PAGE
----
How to Build Accountability in the Workplace – and Why It Matters

Written by:
Afterburner Team

As a team leader, are you doing enough to build a powerful sense of accountability in the workplace? With all the turbulence in the business world today, this should be one of your strongest mandates. Teams everywhere are being forced to do more with less, and making your team more accountable means empowering them to confidently stay on top of, and take full ownership of, a growing workload.

Picture this: You’re a VP of Sales, and last quarter, your team missed your revenue target. You want to show the board that the miss was a fluke, so this quarter, every potential dollar of closed-won business matters. One day, a lead comes through the funnel and an SDR picks it up. It’s a hot lead – they’re the right demographic, they have a healthy budget, and they’re interested. The SDR reaches out to the lead, jots down some brief notes on the conversation in Salesforce, and passes it up the chain to their AE. 

The quarter ends with another miss, and in your team’s debrief, the topic of the lead comes up. The AE says they declined to qualify the lead, and the SDR asks why. The AE says there wasn’t enough information in the Salesforce notes to know if it was worthwhile. The SDR asks why they didn’t simply ask for more information. The AE responds that they were too busy, and assumed that if it were really such a hot lead, the notes would have indicated as much.

You’ve now missed your target two quarters in a row. A great lead fell through the cracks. To top it all off, your team can’t even agree on what went wrong, and have devolved into finger-pointing.

Companies often reach out to Afterburner with stories like this one. They’re getting quality leads and they have talented sales people, but they’re still seeing potential revenue fall through and missing their targets. In a surprising number of these cases, the cause of the problem ends up being cultural – it’s always good to have accountability in team environments, but too many businesses haven’t done enough to make that a key value. 

Here’s why accountability matters in business, and how leaders can create accountability in the workplace and turn revenue misses into direct hits.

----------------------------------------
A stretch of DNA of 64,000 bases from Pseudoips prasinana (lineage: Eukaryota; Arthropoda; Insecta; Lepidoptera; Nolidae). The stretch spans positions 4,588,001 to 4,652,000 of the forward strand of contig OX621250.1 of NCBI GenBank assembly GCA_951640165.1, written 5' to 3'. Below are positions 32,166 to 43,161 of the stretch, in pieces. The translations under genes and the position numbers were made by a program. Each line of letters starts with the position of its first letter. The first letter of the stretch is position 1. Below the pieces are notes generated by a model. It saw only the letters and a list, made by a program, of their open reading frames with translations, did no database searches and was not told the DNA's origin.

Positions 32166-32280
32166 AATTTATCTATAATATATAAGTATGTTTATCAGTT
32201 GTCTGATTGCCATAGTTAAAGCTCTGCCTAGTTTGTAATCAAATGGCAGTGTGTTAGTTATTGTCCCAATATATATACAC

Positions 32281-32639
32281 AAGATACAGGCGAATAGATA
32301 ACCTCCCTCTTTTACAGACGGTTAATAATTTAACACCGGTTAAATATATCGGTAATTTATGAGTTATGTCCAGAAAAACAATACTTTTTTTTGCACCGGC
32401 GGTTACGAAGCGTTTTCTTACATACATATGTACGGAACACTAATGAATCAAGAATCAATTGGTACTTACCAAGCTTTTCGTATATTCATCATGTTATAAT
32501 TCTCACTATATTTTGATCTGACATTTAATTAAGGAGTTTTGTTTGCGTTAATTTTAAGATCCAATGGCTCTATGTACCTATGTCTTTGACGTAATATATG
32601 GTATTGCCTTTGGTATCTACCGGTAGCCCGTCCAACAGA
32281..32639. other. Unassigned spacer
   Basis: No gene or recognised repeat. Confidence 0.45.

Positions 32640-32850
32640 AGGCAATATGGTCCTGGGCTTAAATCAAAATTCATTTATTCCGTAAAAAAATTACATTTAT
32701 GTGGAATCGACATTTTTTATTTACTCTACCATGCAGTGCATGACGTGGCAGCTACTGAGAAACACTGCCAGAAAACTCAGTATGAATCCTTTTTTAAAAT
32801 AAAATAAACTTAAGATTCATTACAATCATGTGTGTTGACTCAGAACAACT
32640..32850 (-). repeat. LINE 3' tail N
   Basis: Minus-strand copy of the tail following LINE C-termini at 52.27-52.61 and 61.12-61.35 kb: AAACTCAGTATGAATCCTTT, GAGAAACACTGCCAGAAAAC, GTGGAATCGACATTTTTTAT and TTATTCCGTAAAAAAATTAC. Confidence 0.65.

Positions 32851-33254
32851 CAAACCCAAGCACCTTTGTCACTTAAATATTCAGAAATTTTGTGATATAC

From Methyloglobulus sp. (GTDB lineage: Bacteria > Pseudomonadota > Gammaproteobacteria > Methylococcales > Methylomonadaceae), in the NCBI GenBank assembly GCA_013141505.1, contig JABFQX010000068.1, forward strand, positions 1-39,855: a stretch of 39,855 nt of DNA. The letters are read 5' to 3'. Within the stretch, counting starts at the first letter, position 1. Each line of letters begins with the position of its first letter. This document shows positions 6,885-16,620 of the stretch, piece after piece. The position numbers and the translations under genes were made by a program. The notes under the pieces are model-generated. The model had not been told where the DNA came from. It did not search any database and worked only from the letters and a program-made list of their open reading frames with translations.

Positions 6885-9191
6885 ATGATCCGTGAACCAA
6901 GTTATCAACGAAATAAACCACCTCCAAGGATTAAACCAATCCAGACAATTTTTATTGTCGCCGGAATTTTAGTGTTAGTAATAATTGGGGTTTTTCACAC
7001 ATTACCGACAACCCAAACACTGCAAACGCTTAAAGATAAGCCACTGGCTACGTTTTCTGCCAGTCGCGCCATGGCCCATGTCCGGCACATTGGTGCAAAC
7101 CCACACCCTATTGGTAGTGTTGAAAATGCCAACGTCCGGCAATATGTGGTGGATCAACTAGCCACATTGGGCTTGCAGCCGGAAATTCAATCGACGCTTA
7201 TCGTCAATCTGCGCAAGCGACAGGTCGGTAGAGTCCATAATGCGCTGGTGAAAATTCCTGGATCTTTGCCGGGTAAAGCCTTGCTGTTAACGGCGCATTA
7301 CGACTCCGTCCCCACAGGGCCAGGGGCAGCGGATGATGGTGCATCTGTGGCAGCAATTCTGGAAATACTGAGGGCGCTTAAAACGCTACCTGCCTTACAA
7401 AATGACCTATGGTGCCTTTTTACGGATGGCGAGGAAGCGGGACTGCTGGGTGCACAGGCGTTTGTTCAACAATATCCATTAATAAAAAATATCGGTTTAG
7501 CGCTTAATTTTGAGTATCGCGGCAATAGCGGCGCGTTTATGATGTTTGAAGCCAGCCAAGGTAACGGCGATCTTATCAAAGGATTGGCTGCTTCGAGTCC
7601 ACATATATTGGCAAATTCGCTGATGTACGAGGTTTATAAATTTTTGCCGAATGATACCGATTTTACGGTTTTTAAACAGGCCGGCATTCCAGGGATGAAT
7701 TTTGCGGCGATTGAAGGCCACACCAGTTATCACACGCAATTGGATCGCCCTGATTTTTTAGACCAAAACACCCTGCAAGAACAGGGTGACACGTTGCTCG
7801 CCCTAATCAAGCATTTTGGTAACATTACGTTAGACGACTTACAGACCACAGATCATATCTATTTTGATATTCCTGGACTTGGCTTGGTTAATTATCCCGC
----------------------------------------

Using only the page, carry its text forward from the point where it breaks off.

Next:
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Why accountability in the workplace is key for teams of all types

Accountability at work comes when each member has a full 360-degree understanding of their individual tasks, as well as the mindset to take full ownership of those tasks. At a glance, this may sound obvious – assigning KPIs at the team and individual level, after all, is nothing new. 

But, crucially, true accountability goes far beyond easily quantifiable, directly performance-oriented measurements like KPIs. “Increase average email open rate to 15%” is a KPI. Understanding what the copy and content deliverables are for that email, and who’s responsible for delivering them, is what accountability looks like.

True accountability goes far beyond easily quantifiable, directly performance-oriented measurements like KPIs.

So what happens if your team culture lacks accountability? You end up with a situation like the one we described at the start of this article. The less accountable your team is, the harder it is to accurately diagnose the root causes of the issues you face. Even worse, it leads to finger-pointing when things go wrong, which negatively impacts your team in a whole host of areas, from morale to interpersonal relations and beyond.